Home Science The island ‘thirsty’ fresh water in the middle of the Pacific Ocean

The island ‘thirsty’ fresh water in the middle of the Pacific Ocean

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Having endured for decades through several seasons of drought, residents of Banaba Island are facing a problem of using polluted water – the result of over-mining in the past.
The last real rain on the island of Banaba, which is part of Kiribati, was over a year ago. With no rain, people on this isolated island in the middle of the Pacific Ocean are forced to use a desalination plant to have water for drinking, living and farming, according to the report. Guardians.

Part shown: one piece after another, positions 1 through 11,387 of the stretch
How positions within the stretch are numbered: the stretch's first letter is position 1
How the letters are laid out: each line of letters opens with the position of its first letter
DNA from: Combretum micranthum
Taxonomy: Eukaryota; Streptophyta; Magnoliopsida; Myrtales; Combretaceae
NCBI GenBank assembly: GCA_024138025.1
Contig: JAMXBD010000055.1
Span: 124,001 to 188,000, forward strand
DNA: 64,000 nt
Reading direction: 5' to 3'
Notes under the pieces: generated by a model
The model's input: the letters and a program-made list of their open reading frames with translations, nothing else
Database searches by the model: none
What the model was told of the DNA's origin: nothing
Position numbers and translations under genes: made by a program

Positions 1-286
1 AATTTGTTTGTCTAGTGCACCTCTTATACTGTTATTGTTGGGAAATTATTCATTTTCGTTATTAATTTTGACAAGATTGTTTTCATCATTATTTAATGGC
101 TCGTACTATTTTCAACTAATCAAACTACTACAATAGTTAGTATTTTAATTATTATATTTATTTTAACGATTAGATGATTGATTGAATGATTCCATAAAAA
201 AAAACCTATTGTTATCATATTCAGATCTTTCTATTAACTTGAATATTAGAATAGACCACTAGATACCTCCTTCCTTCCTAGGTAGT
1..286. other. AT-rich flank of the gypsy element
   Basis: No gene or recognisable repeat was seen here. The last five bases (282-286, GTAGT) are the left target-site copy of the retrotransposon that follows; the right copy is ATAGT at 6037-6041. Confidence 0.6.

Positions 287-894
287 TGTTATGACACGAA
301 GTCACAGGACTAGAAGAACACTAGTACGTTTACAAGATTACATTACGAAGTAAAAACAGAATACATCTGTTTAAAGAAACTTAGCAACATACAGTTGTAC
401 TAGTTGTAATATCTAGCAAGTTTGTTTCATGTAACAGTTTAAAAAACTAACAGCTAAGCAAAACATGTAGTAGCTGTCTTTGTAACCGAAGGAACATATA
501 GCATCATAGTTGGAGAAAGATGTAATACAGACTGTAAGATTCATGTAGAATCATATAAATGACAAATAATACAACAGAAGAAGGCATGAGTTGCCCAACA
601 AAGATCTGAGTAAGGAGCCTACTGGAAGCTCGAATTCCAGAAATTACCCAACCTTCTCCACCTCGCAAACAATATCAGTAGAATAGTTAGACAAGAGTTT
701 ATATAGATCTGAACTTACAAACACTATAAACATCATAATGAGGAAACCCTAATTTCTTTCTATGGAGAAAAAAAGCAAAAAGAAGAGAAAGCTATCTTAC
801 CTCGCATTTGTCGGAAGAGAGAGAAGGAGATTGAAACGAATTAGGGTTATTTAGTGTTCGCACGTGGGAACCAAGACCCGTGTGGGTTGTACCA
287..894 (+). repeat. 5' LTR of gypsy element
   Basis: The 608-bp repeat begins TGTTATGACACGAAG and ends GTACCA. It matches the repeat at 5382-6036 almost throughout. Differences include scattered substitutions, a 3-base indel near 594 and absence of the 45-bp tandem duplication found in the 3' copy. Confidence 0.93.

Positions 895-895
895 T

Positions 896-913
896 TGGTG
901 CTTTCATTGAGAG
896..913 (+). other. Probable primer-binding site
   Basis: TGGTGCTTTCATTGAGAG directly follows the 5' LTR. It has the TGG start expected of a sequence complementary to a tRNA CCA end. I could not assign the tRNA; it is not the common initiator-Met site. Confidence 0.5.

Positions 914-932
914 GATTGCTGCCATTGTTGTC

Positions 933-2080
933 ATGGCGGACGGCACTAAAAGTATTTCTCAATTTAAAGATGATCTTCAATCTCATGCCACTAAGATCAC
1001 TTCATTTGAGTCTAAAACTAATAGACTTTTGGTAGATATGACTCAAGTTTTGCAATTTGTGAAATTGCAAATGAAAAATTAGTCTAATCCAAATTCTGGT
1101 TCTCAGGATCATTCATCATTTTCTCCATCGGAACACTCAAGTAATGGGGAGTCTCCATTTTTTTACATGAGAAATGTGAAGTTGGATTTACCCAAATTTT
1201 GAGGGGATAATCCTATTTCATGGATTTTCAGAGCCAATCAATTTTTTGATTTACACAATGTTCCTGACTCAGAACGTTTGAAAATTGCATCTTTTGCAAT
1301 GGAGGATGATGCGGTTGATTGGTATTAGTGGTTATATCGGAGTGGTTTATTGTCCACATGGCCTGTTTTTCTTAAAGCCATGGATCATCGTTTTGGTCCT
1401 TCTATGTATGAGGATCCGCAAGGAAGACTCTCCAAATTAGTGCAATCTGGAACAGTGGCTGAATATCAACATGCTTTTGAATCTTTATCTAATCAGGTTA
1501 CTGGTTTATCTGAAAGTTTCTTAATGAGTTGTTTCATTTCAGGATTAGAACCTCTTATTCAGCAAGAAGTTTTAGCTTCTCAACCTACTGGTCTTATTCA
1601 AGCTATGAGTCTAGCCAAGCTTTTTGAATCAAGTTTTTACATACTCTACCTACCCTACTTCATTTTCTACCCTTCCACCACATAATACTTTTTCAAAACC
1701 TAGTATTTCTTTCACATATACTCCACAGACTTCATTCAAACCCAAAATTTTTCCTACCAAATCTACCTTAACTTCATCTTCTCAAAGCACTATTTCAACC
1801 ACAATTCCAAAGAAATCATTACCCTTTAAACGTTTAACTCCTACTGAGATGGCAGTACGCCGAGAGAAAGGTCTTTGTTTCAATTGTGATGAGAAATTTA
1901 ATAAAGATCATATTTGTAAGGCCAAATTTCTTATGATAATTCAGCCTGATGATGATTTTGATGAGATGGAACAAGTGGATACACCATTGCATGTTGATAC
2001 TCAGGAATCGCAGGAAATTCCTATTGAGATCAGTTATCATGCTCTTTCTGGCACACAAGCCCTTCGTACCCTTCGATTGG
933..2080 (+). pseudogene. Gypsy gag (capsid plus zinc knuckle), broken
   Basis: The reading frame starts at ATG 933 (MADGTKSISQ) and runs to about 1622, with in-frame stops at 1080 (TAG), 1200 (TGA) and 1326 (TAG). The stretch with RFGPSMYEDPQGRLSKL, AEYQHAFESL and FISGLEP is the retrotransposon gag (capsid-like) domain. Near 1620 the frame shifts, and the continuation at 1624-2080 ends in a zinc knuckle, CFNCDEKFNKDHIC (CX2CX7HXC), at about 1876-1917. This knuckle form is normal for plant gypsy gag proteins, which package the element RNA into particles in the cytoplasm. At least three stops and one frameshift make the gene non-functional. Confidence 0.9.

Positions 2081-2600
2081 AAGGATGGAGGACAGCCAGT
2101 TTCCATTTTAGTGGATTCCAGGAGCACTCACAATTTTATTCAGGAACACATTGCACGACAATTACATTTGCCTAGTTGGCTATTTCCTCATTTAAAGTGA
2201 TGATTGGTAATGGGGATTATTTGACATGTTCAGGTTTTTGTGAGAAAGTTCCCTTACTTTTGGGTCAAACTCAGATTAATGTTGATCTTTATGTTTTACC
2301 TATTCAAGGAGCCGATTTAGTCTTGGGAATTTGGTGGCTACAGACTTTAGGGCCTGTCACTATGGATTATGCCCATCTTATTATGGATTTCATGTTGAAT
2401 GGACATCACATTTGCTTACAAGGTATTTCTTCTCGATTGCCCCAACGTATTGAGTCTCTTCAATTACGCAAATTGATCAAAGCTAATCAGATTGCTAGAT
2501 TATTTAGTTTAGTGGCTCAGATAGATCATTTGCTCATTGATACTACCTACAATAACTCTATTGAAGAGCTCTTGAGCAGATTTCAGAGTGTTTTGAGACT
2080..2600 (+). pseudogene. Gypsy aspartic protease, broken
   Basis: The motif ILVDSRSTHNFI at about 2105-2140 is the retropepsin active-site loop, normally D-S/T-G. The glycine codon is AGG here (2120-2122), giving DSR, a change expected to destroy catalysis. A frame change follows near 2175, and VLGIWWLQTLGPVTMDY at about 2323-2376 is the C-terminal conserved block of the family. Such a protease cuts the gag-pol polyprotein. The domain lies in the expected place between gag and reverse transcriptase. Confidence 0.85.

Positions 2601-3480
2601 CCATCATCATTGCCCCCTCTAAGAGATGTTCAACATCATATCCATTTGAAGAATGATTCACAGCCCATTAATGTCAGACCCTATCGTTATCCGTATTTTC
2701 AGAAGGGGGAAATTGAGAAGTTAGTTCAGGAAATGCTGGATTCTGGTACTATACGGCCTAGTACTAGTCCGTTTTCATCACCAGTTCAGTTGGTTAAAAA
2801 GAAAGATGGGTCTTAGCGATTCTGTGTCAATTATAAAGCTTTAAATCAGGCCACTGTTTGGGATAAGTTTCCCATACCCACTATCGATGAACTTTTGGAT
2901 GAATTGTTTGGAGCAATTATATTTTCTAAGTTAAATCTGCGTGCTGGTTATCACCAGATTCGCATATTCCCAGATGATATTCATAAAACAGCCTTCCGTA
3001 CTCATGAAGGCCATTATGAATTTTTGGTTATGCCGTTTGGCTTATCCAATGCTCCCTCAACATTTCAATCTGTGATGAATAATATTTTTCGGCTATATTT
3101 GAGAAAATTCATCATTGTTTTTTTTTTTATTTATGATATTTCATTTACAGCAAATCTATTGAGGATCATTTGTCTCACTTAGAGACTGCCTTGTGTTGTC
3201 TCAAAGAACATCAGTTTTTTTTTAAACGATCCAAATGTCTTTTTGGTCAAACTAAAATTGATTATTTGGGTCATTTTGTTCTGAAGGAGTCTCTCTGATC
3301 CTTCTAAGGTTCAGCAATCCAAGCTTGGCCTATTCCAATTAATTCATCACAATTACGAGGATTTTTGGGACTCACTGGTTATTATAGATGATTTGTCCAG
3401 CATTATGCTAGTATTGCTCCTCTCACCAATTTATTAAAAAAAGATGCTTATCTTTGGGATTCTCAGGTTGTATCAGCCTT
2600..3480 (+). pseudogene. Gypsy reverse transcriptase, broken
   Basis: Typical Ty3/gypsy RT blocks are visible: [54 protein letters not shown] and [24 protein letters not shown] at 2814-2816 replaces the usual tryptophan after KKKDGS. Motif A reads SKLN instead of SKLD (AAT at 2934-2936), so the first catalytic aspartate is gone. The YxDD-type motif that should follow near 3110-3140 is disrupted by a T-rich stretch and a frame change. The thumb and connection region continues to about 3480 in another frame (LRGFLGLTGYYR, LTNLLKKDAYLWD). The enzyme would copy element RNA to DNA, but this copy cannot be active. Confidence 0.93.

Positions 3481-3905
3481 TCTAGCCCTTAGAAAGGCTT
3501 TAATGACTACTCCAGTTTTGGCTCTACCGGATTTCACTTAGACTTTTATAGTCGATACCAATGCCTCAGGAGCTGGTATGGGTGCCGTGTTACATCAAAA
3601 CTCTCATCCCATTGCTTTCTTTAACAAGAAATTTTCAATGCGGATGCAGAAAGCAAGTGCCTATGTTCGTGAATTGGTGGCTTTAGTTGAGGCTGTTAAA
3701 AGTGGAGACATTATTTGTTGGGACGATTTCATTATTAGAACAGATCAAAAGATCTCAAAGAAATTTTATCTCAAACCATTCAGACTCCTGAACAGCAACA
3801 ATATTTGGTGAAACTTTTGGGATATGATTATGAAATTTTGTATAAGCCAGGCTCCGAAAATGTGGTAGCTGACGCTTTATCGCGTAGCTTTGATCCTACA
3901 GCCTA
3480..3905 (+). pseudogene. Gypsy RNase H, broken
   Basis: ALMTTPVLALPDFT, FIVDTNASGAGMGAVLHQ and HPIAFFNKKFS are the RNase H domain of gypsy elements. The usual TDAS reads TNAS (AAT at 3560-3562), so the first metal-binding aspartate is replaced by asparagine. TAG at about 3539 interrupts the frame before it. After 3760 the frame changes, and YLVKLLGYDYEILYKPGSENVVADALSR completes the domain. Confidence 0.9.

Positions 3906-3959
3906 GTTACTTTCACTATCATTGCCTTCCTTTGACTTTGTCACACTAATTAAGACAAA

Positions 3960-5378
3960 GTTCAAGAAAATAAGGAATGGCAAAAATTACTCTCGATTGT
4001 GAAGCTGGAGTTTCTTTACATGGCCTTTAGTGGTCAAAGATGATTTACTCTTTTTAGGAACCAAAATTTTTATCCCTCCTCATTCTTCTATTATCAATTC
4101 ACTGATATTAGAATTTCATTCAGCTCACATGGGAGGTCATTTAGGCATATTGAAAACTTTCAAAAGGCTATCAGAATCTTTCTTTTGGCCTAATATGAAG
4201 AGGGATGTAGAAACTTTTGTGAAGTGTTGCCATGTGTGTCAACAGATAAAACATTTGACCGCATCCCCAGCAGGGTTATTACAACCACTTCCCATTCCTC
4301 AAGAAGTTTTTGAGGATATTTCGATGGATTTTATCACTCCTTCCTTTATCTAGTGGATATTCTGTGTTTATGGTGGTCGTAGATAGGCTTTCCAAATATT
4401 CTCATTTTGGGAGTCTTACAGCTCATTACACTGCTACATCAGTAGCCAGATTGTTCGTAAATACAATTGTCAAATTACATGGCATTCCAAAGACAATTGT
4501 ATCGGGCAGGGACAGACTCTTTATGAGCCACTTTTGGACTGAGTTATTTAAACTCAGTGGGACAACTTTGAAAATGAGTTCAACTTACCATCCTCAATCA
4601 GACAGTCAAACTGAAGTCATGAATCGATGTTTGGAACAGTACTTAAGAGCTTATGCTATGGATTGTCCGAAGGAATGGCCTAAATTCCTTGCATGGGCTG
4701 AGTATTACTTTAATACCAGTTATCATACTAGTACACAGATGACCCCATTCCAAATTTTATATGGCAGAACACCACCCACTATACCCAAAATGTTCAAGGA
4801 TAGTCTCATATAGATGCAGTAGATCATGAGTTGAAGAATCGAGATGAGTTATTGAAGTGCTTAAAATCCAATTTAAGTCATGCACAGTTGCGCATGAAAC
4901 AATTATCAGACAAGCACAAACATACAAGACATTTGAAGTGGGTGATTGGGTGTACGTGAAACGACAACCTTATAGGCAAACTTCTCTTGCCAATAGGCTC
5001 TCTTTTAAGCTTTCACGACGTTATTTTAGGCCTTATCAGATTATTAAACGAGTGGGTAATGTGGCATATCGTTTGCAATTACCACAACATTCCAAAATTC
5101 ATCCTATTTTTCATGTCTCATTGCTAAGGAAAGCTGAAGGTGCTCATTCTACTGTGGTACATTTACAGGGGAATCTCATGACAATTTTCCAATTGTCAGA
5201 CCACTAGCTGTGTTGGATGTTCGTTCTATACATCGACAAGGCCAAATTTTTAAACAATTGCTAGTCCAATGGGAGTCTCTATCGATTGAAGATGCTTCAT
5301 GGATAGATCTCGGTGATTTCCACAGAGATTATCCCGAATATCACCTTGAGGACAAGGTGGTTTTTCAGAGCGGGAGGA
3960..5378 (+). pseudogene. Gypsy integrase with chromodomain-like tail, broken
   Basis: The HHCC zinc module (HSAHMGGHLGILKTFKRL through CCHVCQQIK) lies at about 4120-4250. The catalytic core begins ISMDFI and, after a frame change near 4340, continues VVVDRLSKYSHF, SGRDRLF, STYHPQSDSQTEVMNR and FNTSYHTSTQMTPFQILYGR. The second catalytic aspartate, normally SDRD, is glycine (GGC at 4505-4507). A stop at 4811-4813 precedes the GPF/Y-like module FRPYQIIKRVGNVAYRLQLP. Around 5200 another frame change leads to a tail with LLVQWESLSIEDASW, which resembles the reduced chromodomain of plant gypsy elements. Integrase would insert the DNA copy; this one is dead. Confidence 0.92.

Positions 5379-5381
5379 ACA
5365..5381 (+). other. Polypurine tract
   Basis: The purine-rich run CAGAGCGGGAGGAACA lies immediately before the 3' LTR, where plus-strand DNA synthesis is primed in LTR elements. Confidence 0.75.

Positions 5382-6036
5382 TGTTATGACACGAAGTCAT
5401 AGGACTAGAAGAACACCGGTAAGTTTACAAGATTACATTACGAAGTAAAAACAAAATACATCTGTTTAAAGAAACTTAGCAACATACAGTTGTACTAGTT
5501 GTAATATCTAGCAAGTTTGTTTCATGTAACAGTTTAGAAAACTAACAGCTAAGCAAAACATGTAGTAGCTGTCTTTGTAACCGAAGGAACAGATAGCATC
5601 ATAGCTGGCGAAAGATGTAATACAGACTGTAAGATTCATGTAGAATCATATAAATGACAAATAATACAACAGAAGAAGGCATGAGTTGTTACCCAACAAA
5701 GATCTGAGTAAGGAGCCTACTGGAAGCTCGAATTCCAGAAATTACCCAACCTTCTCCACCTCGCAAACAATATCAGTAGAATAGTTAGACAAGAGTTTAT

However, from the end of November 2020, the factory stopped working. This is like a knife cut into the despair of the nearly 300 inhabitants living on the island. These people are forced to drink contaminated water, fear outbreaks of disease and face the fear of prolonged starvation. Impotent “Skin diseases and diarrhea are widespread, especially among children. We have no choice but to drink contaminated water or salt water,” said Taboree Biremon, a resident of Banaba island. “The kids are not okay because they don’t understand (why do we have to deal with this). They keep asking for the kind of food they never get. We just feel so sad about it but what can we do?” According to Mr. Taboree, it has been 3 months since people have had no fresh water to drink, cannot bathe, have no food other than fish because all crops have died. “We couldn’t sleep either. All we wanted was to find water on the island. We are looking for a way to survive. We were adrift in the sea, lost and no one cared,” Mr. Taboree said. Empty food shelves – a familiar image in many houses in Banaba. Photo: Guardian. A ship from Kiribati – 400km away – docked this past March – providing bottled water and equipment to set up a new desalination plant. But island seniors insist relying on remote support is not feasible and sustainable, especially as the climate crisis worsens. “Dealerization plants are not a long-term solution. As the incident continued, we were in the same impasse again. What the people need is to restore the status of the island,” said Roubena Ritata, a village elder. Banaba leaders are looking for a lasting solution. In fact, there is a solution that their ancestors have worked for decades to survive on this island: the traditional method of drawing water. Reason Elders are writing to the Australian and New Zealand governments asking for assistance in building or cleaning up a network of underground water in the caves, called te bangabanga . Australia and New Zealand contributed to the destruction of the bangabanga te system in the 20th century from phosphate mining. This activity was started by Australian miner Albert Ellis in 1900. Over the next 80 years, the British Phosphate Commission (BPC) – owned by Australia, New Zealand and the UK – exploited Banaba Island so much that about 90% of the island was bare land. “The total destruction (Banaba island) is the result of the activities of these countries. They come, fill their pockets, and leave,” said Katerina Teaiwa, an associate professor at the Australian National University and author of “Ocean Island: The Story of Man and Phosphate from Banaba”. The Banaba has historically survived many severe droughts thanks to caves and water storage. The underground caves are called te bangabanga. Photo: Guardian. However, the elderly residents here claim that almost all of the caves have been destroyed, the remaining few are seriously polluted. “For many people, te bangabanga exist only in stories and dances that have been passed down through generations,” said elder Pelenise Alofa. Historically, only women have been allowed to enter these caves, showing the importance and role of women in the Banaba community. “We performed dances and told the story of how the ancestors found the cave to the young. It’s part of the people of Banaba. I thought these problems would be solved, but they got worse,” said Alofa. The Banaba used to receive a compensation for what they had to endure. In 1976, a group of people sued the UK over the destruction of the island’s nature. The court then ruled that Britain had only a moral debt, not a legal obligation. In the end, the British government decided on behalf of the group to offer the Banaba people a good faith settlement of nearly $7.8 million, on condition that they waive all further legal action. Now, as the drought persists, the Banaba people are forced to continue their search for compensation and find a lasting solution. Looking for justice 6,000 people were forced to migrate from the island to the Fijian island of Rabi. “Banaba citizens living in Fiji and the diaspora in Auckland are eager to return to Banaba and connect with their homeland. But the devastation caused by mining operations leaves people with no other choice,” said Rae Baineti, director of the Kiribati Auteroa Diaspora Director. “As a social activist, I advise the younger generation to stand firm and be brave. I encourage them to dialogue to hold the government accountable for our destruction of land,” he added. An old cantilever used to load phosphates for ships. Photo: Guardian. Over-mining has also resulted in houses in Banaba being built with asbestos. This substance when inhaled can lead to two deadly diseases, lung cancer and mesothelioma. Mike McRae-Williams, an Australian environment expert with over 30 years of experience in the mining industry, came to Banaba in 2008 to assess the severity of the situation. “This is a serious health hazard to the people who live here,” he said. “Instead of constantly giving stories like ‘poor Banaba people, no water, help them’, we should aim for an approach that is to find a reasonable solution,” said resident Teaiwa. While supporting the emergency rescue effort along with the Kiribati government, a spokesperson for the New Zealand Department of Foreign Affairs and Trade declined to comment on the Banaba residents’ request for New Zealand and Australia to address the root of the crisis. panic. Meanwhile, the Australian Department of Foreign Affairs and Trade did not provide an answer to this issue.